Rohan Shravan, CEO of Notion Ink, updated a blog post yesterday with a rather nonchalant statement revealing that the source code behind Ice Cream Sandwich may be released November 17th. Yes, you read correctly – this Thursday may be the day.
Normally a remark like this wouldn't be taken at face value, but Shravan already has a track record with this sort of thing, having accurately predicted the release of Android Gingerbread last year. Shravan's claim seems even more plausible when considering the fact that the European Galaxy Nexus has been confirmed for launch on the 17th. You may also remember that Dan Morrill made it clear last month that Ice Cream Sandwich's source would not be released before the Galaxy Nexus. Read More
The successor to the odd little tablet that is the Notion Ink Adam is set to hit the streets in December 2011 and will be featured at CES in January 2012 in Las Vegas, according to Notion Ink founder Rohan Shravan. Hardware details for the Adam 2 are pretty scarce right now, but we're hearing rumors that it could include the NVIDIA Tegra 3 quad-core processor and an updated Pixel Qi display that allows for better use in direct sunlight.
Of course this is all just hearsay a the moment, and I would definitely take it with a grain of salt considering Notion Ink's track record with release dates and software updates. Read More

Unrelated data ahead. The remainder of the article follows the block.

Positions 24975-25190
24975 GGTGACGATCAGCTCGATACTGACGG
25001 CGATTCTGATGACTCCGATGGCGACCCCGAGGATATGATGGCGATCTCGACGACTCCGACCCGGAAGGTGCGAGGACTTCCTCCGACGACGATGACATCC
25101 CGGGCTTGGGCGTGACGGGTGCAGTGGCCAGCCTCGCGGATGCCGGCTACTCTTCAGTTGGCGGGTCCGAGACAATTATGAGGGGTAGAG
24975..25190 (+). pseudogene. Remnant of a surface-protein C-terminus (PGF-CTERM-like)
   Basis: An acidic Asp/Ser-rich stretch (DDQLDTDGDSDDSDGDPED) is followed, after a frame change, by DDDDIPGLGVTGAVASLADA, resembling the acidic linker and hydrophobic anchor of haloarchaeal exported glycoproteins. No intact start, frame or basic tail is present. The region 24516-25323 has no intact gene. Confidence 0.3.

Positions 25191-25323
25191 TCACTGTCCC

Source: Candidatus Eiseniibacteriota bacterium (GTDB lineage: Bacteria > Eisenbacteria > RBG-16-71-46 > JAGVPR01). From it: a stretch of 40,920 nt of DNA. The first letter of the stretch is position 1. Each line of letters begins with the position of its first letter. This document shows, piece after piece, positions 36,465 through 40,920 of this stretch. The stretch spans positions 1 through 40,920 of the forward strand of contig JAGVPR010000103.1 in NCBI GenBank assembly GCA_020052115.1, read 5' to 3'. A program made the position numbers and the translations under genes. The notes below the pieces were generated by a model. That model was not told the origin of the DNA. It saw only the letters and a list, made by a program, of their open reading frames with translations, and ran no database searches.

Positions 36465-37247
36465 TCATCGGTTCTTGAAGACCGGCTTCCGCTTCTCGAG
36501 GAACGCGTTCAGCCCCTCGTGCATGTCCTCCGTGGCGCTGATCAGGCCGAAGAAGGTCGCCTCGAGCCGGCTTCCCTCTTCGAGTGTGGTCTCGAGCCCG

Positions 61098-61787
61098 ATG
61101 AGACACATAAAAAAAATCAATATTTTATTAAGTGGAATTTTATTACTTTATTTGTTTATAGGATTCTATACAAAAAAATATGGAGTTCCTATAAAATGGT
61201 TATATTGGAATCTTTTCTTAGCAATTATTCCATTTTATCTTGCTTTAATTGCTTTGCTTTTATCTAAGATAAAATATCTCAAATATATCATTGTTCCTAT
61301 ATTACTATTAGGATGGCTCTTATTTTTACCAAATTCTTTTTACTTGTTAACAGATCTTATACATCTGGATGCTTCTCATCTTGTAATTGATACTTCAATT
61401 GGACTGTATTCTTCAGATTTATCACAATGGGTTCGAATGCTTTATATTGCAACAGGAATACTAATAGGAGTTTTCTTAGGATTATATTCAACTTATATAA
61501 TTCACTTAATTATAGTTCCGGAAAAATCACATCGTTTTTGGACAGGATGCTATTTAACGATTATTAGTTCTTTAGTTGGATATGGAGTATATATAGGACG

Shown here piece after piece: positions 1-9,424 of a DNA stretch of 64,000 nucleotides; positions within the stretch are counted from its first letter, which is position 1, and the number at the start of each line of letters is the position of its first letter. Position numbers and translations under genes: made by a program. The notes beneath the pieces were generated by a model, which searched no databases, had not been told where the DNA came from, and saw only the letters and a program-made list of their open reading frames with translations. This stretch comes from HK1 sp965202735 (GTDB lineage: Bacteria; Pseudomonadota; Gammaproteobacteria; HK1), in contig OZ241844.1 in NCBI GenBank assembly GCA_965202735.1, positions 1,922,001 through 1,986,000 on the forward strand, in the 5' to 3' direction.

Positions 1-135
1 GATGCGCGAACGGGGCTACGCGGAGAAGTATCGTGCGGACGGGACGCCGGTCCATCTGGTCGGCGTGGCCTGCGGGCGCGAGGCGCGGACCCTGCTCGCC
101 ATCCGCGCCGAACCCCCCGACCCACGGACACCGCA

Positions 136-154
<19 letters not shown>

The founder of Notion Ink has updated the corporate blog with a number of changes that are coming to the company's Adam. For those of you interested in the Tegra-2 powered 10.1-inch tablet, the company is also opening up sales again, albeit by invite only.
We've covered Notion Ink's tablet progress through a number of controversies surrounding shipping and build quality, but it looks like the tablet will be finally getting an update to Honeycomb by the end of June if all goes according to plan.
Other updates include an new version of the Adam-specific market (even though you can unlock normal market access yourself), a kernel update, advanced customer support and hints at @Home support in the future. Read More
Ok, so we have some good news and some not-as-good-as-you-would-like-it-to-be news for Notion Ink Adam owners. Let's start with the good: according to the official Notion Ink blog, the kernel source code for the Adam has been released. Great, right? Now all of the custom fun that you've been waiting for is just around the corner, you just have to wait on developers to download the code and get to work.
Oh, the not-as-good-but-still-decent news? It looks like there is also an update on the way... but it's not a Honeycomb update. I know, it's disappointing, but at least it's something. Read More
Notion Ink is one of the most controversial companies in recent Android history - it's gone through product delays, building up one of the most passionate communities around, followed by communication issues that you could write a suspenseful thriller about (I am fairly sure there is enough for a trilogy with twists at the end of every chapter), and some of the weirdest reasons for shipments delays we've ever seen.
So far, the only communication methods available were commenting on the official blog, where your thoughts were quickly drowned in a sea of others', and emailing customer support, which probably resulted in more frustration and rage than trying to have a meaningful conversation with a concrete wall (those walls just don't get it, do they?). Read More